The Split Gig and Learning to "Play Nice With Others"

As many people know who have seen me play, I am primarily a solo artist. For those of you that haven’t, it could be said that beside singing, I play all parts of “the band” in a kind of percussive, fingerstyle (i.e. without the use of guitar flat or finger picks) guitar accompaniment. That means my guitar playing necessarily includes percussion, rhythm and lead parts as a back up to my voice. In other words, as a performer and songwriter, I am generally, well, “self-contained” as it were. I rely solely on myself to provide what the song needs. Occasionally, however, when I play as part of an on-stage showcase, I can provide backup rhythm or lead guitar to another artist. It’s for this reason that I have had to suppress my regular inclination to be “the entire band” for another person’s song. 

The last gig I played was such a showcase in South Hadley, Massachusetts in the western part of the state at a coffeehouse and wine bar, loaded with bookshelves free for the reading, called the “Thirsty Mind”. I was playing with two other acoustic artists, Mike Orlen and Sheryl Stanton, in a “round robin” rotation. It became clear that when one of us were performing, the others (and the audience for well-known covers), were free to join in. I approach “joining in” process somewhat tentatively because I don’t want to be seen as “stepping on” another’s performance so as to be seen to be “playing nice with others”. Before joining in, I will just listen for the first verse and refrain, trying to (a) figure out the general chord structure of the song (e.g. I-IV-ii-V-I) and (b) what accompanying part I can and should provide. Sometimes, if I know the song, I’ll sing in impromptu harmony. Other times, I’ll just provide some small fingerstyle embellishment. The important thing to remember as a “supporting” artist is to be selective as to when to come in. In this regard, less is more. By doing so, you don’t become a musical distraction and make it clear to the audience that the primary performer is the one in control. It not only shows you’re tasteful in your supporting role, it makes it easier to correct yourself if you make a mistake in the music.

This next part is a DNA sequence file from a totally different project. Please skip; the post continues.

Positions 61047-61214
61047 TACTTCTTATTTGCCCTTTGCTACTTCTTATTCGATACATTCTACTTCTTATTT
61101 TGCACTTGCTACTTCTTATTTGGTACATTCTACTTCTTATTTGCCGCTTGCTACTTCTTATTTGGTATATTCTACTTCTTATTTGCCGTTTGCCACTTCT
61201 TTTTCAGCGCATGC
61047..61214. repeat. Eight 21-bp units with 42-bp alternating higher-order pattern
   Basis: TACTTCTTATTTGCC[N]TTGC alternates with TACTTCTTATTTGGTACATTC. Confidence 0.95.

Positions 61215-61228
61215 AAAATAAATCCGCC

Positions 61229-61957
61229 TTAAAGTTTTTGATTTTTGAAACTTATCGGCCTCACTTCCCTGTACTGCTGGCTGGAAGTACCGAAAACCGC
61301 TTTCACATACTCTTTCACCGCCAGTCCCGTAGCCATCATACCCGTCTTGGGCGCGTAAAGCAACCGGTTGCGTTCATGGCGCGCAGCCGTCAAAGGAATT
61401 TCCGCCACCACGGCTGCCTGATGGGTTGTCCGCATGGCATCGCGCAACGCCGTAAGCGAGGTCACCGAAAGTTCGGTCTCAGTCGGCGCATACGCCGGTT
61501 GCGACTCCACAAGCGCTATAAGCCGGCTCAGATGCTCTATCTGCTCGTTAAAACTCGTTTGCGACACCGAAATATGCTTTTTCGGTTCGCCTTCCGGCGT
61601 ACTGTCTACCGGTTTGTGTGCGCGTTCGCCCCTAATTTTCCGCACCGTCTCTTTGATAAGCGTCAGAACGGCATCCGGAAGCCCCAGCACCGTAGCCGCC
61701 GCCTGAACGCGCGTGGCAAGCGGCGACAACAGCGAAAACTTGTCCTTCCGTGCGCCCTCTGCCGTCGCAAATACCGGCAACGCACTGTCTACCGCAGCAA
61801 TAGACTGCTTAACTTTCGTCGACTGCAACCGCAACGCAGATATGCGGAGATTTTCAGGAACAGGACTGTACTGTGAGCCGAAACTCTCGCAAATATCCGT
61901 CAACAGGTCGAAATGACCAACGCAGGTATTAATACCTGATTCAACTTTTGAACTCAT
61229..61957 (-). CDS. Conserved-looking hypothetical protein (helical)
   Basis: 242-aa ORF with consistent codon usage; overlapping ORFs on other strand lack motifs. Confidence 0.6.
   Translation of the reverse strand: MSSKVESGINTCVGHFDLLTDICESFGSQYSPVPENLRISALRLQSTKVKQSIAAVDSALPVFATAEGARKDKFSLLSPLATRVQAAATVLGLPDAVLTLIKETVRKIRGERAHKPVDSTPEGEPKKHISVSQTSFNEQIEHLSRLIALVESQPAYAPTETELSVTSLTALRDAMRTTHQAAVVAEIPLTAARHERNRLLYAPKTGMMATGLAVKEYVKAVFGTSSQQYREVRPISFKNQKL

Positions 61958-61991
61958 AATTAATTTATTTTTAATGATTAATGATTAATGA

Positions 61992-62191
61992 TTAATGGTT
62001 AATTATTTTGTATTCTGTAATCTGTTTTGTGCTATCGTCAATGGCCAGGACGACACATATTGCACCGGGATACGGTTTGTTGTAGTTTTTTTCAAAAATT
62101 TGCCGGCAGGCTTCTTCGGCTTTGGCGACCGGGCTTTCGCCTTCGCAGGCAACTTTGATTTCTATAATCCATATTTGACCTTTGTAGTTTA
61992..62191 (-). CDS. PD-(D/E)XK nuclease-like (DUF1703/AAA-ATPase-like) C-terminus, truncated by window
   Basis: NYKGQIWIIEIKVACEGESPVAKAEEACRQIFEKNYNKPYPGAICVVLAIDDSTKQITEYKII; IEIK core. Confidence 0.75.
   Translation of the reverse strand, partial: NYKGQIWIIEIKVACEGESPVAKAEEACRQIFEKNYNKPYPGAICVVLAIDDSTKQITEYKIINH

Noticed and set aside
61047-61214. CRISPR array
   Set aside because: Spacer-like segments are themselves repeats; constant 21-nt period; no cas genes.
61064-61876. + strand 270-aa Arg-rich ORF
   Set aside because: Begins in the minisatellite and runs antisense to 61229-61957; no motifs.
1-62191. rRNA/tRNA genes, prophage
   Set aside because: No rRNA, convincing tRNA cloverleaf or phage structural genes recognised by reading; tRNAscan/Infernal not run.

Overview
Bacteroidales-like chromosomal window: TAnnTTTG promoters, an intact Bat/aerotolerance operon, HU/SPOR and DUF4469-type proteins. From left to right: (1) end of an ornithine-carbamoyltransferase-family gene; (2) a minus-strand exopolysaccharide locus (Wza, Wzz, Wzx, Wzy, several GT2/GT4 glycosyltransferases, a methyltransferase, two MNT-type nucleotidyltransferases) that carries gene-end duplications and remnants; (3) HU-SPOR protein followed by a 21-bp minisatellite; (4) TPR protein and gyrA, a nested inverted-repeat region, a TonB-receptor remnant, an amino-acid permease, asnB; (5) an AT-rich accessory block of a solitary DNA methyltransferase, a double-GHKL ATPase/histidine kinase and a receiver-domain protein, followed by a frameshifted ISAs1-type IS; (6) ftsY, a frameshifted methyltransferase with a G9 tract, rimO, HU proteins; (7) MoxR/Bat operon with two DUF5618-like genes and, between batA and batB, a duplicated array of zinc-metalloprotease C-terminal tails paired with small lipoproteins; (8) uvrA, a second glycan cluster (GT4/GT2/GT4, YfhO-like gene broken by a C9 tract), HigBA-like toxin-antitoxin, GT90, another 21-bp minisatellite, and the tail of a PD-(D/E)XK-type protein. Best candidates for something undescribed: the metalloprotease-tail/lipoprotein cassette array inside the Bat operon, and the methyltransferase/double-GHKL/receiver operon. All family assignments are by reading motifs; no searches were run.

Because I try follow my own advice, I had a simply terrific time at the Thirsty Mind. The audience was friendly and enthusiastic and appreciative. All three of us performers had a great time and no one “stepped on” anyone else’s song. If discretion is the better part of valor, then “playing nice with others” is the credo for emerging artists playing in the round. I genuinely felt that the three of us playing together was greater than the sum of the parts playing alone. And this is primarily because each of us tacitly sought to fill a small portion of the song the lead performer was playing. It makes it more fun for the performer and great fun for the audience. What more could an emerging artist ask for?
Food for thought
Yours in DADGAD
Rick Gottlieb